With that, she pounced upon me, like an eagle on a lamb, and my face was squeezed into wooden bowls in sinks, and my head was put under taps of water-butts, and I was soaped, and kneaded, and towelled, and thumped, and harrowed, and rasped, until I really was quite beside myself.
(I may here remark that I suppose myself to be better acquainted than any living authority, with the ridgy effect of a wedding-ring, passing unsympathetically over the human countenance.)
Chapter 17 and a future solution for the damaged:
Because I am re-reading this novel, I am about a third the way through as I write this, and have no recollection of how it ends.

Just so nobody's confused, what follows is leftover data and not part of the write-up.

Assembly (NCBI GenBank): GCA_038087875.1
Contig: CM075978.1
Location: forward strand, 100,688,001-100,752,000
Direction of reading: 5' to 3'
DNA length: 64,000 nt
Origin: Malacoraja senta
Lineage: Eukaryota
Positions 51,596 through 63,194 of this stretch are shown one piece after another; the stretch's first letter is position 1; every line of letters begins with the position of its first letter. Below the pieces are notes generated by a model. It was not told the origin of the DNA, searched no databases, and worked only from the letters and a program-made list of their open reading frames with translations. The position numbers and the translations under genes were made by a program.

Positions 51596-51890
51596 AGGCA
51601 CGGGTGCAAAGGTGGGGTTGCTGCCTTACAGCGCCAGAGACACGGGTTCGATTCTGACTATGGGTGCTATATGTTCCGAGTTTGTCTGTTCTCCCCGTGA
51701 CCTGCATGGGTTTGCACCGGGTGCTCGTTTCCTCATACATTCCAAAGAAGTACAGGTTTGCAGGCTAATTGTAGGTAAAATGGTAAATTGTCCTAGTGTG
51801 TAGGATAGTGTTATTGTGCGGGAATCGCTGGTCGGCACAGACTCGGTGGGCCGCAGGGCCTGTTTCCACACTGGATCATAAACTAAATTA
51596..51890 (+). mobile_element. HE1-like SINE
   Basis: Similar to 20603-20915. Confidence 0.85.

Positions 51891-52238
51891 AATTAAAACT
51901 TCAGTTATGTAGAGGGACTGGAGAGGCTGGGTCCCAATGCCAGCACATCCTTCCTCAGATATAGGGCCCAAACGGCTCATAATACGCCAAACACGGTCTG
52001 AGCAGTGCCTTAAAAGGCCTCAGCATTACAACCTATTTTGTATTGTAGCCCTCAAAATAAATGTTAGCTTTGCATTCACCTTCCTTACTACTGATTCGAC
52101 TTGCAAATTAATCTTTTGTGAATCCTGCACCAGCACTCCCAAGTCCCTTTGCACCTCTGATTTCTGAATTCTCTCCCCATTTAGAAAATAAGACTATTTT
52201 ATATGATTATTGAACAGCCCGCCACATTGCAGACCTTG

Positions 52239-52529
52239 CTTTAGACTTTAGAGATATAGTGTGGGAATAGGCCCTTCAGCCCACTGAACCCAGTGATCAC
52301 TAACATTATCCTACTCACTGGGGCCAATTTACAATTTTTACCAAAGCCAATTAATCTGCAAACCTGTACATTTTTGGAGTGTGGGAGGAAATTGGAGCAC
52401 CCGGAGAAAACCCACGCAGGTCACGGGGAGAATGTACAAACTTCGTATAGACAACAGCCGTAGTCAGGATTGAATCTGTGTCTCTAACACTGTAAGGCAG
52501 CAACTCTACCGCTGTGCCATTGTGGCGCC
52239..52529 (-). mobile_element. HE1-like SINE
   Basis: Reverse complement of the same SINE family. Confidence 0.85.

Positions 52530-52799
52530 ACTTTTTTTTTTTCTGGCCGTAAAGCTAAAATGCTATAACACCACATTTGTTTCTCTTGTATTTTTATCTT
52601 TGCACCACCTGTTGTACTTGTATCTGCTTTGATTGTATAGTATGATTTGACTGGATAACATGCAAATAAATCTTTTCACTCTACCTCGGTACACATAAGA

Around Chapter 17, the main character Pip has been damaged. His brief contact with the residents of Manor House (Satis), have left him dissatisfied with his lot. Furthermore his first experience of boyhood romance, has been with a subject who has been tutored in scorn and damage.
"Eternal Sunshine of the Spotless Mind" [ 2004 ] is an interesting movie and suggests a future solution to 'damaging experiences that the individual cannot get past'. In Pip's case, the availability of such a treatment, and the combination of the two stories would be an interesting mix of fiction.
Summary: He was damaged, he was fixed, the end.
I am not advocating the treatment suggested in the Michel Gondry film, but merely musing on how the story of Great Expectations, will look, if the treatment that Winslet and Carrey undertake, ever did become generally available.
New technological treatments have upsides and downsides, and in the 1990 film "Total Recall", a more sinister application of that technology is used.
I leave you with an extract from the Total Recall page on Wikipedia: